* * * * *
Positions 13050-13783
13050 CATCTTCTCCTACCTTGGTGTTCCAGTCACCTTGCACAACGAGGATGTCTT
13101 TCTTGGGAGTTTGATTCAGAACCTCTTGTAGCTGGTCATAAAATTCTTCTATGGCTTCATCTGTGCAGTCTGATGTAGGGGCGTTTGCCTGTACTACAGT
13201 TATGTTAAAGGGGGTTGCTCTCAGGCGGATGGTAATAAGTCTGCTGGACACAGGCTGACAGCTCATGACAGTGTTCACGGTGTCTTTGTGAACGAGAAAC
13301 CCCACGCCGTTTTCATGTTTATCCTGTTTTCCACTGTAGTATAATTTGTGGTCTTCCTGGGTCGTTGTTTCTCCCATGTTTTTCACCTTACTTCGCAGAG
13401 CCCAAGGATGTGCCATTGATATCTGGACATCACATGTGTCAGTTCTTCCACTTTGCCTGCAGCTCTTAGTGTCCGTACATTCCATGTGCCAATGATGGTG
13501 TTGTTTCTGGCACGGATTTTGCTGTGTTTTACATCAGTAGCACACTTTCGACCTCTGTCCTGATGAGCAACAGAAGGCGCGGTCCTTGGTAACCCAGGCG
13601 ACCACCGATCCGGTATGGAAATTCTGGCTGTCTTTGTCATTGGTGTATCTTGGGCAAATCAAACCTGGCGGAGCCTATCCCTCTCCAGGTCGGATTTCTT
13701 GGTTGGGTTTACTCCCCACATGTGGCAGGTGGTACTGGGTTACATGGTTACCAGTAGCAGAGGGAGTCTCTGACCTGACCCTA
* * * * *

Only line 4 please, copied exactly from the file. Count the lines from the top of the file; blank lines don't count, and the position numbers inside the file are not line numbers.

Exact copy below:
13201 TATGTTAAAGGGGGTTGCTCTCAGGCGGATGGTAATAAGTCTGCTGGACACAGGCTGACAGCTCATGACAGTGTTCACGGTGTCTTTGTGAACGAGAAAC